University of Wisconsin-Stout

Nov. 15, 2011

Intangibles, by nature, can’t be seen or touched. Students from University of Wisconsin-Stout, however, saw signs of intangibles all around them during a recent tour of Phillips Plastics.

The 26 students were looking for evidence of core corporate values as part of the People Process Culture class, which studies organizational culture.

Emmy VandenLangenberg, a graduate student originally from Manitowoc, witnessed examples of the company’s values making a positive difference in the workplace.

“Being able to walk the floors of both the Origen Center and the Red Cedar facility gave us a dimensional view of a culture, the people and environment that we previously only saw through writing,” said VandenLangenberg.

She was impressed with what she witnessed: comfortable workspaces, pleasant break areas, cleanliness, music throughout the buildings and employees who genuinely appeared to be enjoying their work. One employee noticed a smudge on a glass wall and promptly wiped it off. Another smiled and waved at the tour group.

“It was very clear that Phillips Plastics appreciates their employees,” said VandenLangenberg, who is seeking a master’s degree in training and development. She is a graduate assistant in the program.

She also saw evidence of another company value: the environment. Water used in plastics production is channeled under the Red Cedar facility’s sidewalks to melt snow and ice in the winter, she said. The facility is part of the state Department of Natural Resources Green Tier program, which promotes environmentally responsible business practices.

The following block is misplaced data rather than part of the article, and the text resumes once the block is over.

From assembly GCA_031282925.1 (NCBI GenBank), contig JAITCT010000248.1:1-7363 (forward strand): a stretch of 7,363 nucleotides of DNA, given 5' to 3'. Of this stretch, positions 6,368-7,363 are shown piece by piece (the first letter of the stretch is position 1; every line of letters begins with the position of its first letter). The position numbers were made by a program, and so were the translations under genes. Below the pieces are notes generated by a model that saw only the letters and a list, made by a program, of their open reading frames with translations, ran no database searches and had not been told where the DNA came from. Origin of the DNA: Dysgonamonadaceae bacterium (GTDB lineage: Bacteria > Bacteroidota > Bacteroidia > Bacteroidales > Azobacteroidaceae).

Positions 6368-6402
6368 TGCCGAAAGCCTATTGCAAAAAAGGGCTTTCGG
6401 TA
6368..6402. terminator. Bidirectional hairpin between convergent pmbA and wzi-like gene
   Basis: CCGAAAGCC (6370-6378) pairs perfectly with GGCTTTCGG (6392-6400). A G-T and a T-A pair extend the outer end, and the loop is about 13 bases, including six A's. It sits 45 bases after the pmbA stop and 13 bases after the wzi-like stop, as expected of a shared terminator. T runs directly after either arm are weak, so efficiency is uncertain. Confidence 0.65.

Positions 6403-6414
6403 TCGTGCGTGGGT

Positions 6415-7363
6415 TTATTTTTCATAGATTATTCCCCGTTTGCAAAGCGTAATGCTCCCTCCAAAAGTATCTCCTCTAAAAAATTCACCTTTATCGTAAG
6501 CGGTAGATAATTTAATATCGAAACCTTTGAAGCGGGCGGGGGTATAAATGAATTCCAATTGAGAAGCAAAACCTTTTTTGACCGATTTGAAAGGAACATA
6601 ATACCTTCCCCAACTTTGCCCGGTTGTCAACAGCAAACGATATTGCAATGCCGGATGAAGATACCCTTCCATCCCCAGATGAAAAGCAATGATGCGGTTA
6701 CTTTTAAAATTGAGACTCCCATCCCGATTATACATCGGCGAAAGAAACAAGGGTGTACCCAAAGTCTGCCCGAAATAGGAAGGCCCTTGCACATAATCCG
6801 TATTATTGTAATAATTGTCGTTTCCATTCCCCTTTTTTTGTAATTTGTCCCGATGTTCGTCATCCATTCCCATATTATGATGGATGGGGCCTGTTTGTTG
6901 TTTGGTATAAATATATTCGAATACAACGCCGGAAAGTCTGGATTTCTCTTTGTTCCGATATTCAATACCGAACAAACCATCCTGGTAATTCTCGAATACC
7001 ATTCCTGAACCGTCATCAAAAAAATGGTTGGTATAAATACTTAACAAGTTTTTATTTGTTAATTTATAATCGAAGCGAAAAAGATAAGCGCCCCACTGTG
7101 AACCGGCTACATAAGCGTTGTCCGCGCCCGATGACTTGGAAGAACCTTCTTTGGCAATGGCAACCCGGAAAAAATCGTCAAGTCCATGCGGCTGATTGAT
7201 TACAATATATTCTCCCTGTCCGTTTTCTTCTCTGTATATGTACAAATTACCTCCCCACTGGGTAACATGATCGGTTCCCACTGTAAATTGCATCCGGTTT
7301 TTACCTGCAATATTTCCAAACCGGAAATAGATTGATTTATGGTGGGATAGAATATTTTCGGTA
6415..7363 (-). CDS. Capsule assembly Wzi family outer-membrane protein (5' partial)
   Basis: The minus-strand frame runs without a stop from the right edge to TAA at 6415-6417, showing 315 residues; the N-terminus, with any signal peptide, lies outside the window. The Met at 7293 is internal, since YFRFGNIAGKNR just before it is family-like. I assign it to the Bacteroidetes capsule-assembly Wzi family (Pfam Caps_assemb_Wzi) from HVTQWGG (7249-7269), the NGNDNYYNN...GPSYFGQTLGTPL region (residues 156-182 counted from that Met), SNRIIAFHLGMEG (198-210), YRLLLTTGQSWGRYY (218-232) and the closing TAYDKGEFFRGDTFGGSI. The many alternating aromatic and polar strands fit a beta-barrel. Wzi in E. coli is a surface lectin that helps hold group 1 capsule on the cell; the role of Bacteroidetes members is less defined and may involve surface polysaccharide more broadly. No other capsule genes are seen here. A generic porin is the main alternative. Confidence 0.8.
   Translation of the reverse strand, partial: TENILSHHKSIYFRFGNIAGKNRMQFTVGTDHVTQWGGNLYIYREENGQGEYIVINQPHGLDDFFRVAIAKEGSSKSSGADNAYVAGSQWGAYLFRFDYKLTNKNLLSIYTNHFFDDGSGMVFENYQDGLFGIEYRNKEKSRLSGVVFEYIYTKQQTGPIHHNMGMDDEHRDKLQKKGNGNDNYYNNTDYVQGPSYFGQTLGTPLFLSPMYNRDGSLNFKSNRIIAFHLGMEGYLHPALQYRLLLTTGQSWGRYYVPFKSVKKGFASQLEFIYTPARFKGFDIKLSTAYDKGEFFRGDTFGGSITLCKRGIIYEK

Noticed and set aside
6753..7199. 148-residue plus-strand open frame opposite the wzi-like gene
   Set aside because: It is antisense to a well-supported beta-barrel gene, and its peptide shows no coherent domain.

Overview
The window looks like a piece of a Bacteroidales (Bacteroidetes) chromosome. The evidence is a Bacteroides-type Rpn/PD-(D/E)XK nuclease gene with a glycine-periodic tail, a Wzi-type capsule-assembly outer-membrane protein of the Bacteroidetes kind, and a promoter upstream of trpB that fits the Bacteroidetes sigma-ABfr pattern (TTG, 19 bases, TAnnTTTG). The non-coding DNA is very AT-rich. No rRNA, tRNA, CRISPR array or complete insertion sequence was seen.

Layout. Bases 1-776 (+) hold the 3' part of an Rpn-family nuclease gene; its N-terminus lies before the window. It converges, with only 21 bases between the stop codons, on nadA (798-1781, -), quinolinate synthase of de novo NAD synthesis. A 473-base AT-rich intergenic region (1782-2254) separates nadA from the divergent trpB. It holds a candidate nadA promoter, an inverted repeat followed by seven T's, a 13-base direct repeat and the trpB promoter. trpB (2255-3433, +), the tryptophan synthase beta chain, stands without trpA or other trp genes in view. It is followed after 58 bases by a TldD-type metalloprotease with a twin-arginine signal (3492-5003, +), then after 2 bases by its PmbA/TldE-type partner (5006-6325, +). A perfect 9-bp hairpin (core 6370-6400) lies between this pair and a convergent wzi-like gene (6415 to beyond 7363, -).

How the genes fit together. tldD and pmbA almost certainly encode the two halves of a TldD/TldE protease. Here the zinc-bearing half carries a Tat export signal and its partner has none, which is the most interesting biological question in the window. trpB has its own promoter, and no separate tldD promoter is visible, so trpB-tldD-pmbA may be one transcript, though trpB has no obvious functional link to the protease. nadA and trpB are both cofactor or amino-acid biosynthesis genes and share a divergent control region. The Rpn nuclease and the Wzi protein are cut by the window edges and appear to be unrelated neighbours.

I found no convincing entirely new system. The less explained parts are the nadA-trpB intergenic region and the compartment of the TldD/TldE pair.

“The architecture of the buildings flowed and tied into the landscape,” VandenLangenberg noted.

The tour of Phillips Plastics helped students see “how the entire organization from top down needs to be on board,” she said.

People Process Culture is an endowed program at UW-Stout named for a philosophy used by Bob Cervenka, founder of Phillips Plastics. The program dates to 1997, when Cervenka and his wife, Debbie, donated $1.5 million to UW-Stout.

“Phillips continues to exude core values that have meaning in context of the course,” said Kat Lui, People Process Culture chair and associate dean of the College of Management. “For Bob Cervenka, making long-term investments in people and communities yields more than financial dividends.”

Phillips Plastics has about 2,000 employees and 15 facilities. Most of the plants are in Wisconsin, and several are in Europe.

Phillips employees David Thoreson and Theresa Boettcher conducted the tour.

“The class has provided me with a better understanding of what I should look for in fulfilling my work-life balance,” VandenLangenberg said, adding that she recommends it to any students seeking business-related degrees.

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